“Anchorman” came out when I was starting college, and I’ll never forget having to write a biography of myself that would be published in a document given to students and parents attending their summer college orientation. One of my fellow student employees literally wrote (and convinced the boss to publish) he possessed many leather bound books and lived in an apartment that smelled of rich mahogany. I’ll also be open and state that I had more than one night in college where friends and I gathered, drank beer and damn near laughed our sudsy, carbonated heads out the front door watching “Anchorman” for the umpteenth time.

“Mr. Burgundy, you have a massive erection!”

There are a TON of priceless cameos during “Anchorman,” something I’m crossing my fingers for with the sequel. Some are subtle; others blatantly obvious. Tim Robbins plays a public news anchor with a chip on his shoulder, Ben Stiller appears as a Spanish language newsman, Fred Armisen owns a nightclub that Ron frequently visits, and last, but surely not least, is Jack Black riding a motorcycle, getting hit with a burrito Ron tosses out the window and taking out his aggression on Ron’s dog, Baxter, complete with a drop kick to the pup that sends him over a bridge’s rail. If you think Ferrell called in favors to solicit these names and others, you’re probably underestimating his respected position in Hollywood.

“I love carpet. I love desk.”

I won’t go so far as to call “Anchorman” one of the best comedies of all time, but I’ll go out on a limb and argue that for my generation, it’s surely among the most memorable.

“Why don’t you go back to your home on whore island?!”

The unrated, 98-minute edition is presented in a 1080p High Definition 1.85:1 video transfer. It’s a sharp, clear and colorful image from start to finish. The film is nearly 10 years old, but you’ll never really know it in watching this release. The picture is nearly grain free all the way through, and the film’s conventional cinematography is more than sufficient. I’ve yet to own “Anchorman” on Blu-ray, so this edition surpasses my standard definition copy pretty significantly.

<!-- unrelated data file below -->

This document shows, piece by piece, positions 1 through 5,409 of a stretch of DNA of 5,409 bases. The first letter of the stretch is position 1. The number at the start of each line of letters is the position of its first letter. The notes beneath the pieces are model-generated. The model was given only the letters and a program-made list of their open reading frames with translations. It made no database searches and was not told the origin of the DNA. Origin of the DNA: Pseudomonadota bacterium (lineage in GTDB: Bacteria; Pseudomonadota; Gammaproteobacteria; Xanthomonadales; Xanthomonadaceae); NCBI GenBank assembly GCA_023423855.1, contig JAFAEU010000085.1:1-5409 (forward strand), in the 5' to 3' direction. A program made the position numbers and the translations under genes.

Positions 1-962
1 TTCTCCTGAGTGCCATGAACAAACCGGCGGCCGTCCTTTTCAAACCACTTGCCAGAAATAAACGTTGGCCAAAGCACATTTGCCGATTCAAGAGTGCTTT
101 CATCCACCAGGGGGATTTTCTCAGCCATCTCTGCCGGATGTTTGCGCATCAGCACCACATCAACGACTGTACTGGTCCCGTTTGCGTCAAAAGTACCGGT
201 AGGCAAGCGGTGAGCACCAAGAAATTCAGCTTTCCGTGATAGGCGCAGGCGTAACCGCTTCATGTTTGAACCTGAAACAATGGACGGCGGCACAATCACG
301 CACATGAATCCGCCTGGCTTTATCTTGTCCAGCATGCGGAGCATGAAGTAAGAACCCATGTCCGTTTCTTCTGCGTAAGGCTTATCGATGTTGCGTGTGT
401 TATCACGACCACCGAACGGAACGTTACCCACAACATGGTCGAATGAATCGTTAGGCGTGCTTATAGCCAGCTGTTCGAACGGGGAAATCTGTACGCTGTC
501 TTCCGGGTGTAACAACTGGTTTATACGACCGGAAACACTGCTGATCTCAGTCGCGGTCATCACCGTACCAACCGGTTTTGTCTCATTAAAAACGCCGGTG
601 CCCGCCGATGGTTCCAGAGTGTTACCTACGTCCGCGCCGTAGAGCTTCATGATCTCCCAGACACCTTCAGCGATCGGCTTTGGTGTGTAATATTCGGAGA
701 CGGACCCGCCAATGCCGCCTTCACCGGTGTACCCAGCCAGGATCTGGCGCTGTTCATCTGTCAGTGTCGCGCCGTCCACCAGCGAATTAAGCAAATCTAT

You’ll enjoy this uber “Anchorman” Blu-ray set with an English 5.1 DTS-High Definition Master Audio Soundtrack. It’s a very audible and sharp sounding track to work with, allowing the solid one-liners to come through effortlessly, along with the insults, profanity and everything else under the sun. The music selections are also pretty solid (the film is set in the 1970s, after all), and you’ll be able to pick them up sans difficulty. Additional audio choices are French and Spanish 5.1 Dolby Digitals. Subtitles provided are English, Spanish and French.

‘The Rich Mahogany Edition’ is spread out over two discs. Disc 1 offers two HD versions of the film, audio commentary by director McKay, Ferrell, Lou Rawls, Andy Richter, Kyle Gass, Rudd, Koechner and Applegate, a whole blooper reel, 36 deleted and extended scenes, the “Afternoon Delight” music video and Ron Burgundy’s ESPN SportsCenter audition. Disc 2 houses a lost movie titled “Wake Up, Ron Burgundy,” intro commentary with Ferrell and Aaron Zimmerman, cast auditions, raw footage, a table read of the script and a Comedy Central Reel Commedy featurette titled “Anchorman.” Twelve trading cards and a 32-page diary titled “The Many Months of Burgundy” are also neatly packaged with the set.

A Final Word:
“Anchorman” will probably always hold a special place on my movie shelf. It’s fun, silly and hilarious in just the right ways to effectively work together. I only hope the sequel lives up to the original.